A simple way of looking at this would be to reflect on one’s actions during times of economic distress; i.e. did you contemplate selling during the Eurozone crisis or the GFC? If the answer is yes, a dramatic re-think is required.
We must also stem our worst habits – the obsession with predicting the future and the huge tendency to follow the herd, both of which are proven destroyers of investment returns.
Keep in mind that the Chinese symbol for crisis holds two characters, one resembling danger and the other opportunity.
The unfortunate reality is that very few of us have a tolerance level longer than a few years, which is why economic sentiment seems to matter so much. But instead of panicking, investors should seek the opportunities by obtaining a rounded view of the fundamentals.
What does Warren Buffett make of economic growth?
It is always good practice to cross-check your thoughts against the world’s best. This is where Warren Buffett’s time-tested methods have great appeal. Buffett rarely uses macroeconomics when assessing an opportunity, and evidence such as the above justifies this action (or lack of action to be more precise).
However, Buffett does like to track the total market cap against the total economy to get a feel for the overall position of the market.
But be clear: he uses these for comparative purposes and not growth prospects (remember that the growth becomes diluted to actual shareholders). In other words, he looks for gaps between the total economy and the sharemarket to understand whether people are being overly fearful or greedy.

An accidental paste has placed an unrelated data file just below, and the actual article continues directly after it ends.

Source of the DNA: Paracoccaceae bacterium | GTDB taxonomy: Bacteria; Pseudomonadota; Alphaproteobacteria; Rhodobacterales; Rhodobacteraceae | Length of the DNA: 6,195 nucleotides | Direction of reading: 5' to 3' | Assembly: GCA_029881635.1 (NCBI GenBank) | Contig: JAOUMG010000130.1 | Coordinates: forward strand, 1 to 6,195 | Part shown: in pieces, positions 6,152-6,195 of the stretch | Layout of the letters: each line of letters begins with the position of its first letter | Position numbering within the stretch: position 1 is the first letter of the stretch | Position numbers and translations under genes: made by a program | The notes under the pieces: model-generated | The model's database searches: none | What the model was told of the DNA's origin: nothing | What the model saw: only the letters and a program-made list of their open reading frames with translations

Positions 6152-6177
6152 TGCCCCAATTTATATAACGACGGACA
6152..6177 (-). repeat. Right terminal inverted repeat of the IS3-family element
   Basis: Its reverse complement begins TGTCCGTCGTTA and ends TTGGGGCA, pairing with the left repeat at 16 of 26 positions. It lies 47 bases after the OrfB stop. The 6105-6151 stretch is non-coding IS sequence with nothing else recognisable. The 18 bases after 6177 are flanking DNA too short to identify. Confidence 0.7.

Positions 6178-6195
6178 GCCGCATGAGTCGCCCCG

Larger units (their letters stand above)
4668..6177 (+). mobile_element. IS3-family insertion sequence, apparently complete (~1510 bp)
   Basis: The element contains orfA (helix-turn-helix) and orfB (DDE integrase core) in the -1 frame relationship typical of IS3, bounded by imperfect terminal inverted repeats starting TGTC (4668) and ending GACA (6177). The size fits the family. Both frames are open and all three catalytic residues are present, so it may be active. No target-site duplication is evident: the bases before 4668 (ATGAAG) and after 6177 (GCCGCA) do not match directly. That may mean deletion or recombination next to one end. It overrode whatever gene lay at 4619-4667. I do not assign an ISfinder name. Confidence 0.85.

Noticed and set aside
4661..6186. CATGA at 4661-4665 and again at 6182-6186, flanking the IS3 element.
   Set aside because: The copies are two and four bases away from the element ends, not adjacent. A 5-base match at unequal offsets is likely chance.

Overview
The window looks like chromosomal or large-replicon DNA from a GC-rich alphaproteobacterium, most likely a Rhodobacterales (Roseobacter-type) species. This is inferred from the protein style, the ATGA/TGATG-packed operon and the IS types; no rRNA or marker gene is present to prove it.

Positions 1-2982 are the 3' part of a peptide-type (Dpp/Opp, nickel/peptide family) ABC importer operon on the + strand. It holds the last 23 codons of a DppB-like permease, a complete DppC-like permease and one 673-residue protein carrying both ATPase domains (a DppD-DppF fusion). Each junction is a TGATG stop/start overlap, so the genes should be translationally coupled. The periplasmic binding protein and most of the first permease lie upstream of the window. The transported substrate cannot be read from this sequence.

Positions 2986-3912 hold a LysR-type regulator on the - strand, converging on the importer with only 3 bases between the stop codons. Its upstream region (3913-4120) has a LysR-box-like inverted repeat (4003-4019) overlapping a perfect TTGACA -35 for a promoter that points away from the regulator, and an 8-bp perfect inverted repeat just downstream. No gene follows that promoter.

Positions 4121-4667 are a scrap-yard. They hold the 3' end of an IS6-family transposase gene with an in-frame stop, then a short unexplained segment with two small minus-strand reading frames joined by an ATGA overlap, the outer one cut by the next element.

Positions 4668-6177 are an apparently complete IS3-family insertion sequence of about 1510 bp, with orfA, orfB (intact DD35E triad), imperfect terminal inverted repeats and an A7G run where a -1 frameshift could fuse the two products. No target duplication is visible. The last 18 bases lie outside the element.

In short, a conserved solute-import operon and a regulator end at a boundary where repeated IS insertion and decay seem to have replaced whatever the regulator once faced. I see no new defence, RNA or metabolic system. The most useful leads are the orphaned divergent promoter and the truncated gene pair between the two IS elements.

Re-considering the emerging markets
Coming back to the emerging markets, the above evidence means that the fast-growth story has received a harsh knock.
But just because the fast-growth assumption has been confronted, it does not mean it makes a bad investment case.
From a P/E ratio perspective, the emerging region’s investable assets comprise a range from 13.06 times – 20.81 times according to iShares. It is not at all safe to assume that they all should revert to 15 times, but the evidence would favour the lower-ranked P/E ratio countries such as China (code IZZ), rather than the expensive Taiwan (code ITW). Similarly, the price-to-book value ratio range is 1.62 times to 2.95 times and it would be prudent to favour the lower P/BV countries including China at 2 times.
These simple tactics are not a guaranteed source of returns, but they do have a track record of pushing the odds in your favour.
However, looking at the real return prospects of the emerging market basket as a collective whole, it looks pretty mixed on face-value fundamentals. According to iShares, the P/E ratio currently stands at 17.88 times and the P/BV at 2.95 times, both largely in line with global metrics but not glaringly attractive.
Long story, short – forget about the headline economic statistics because there is no evidence to support its practice. Instead, persist with the fundamentals.
Editor’s note: Lachlan Partners recommends exercising caution when using ETFs to gain exposure into emerging markets, and our preference is to use active managers that have the knowledge and expertise to pick stocks that are priced attractively. Source: iShares by Blackrock
This article first appeared in “The Investing Times” newsletter, published by Lachlan Partners, and to which Scott Dixon is a regular contributor.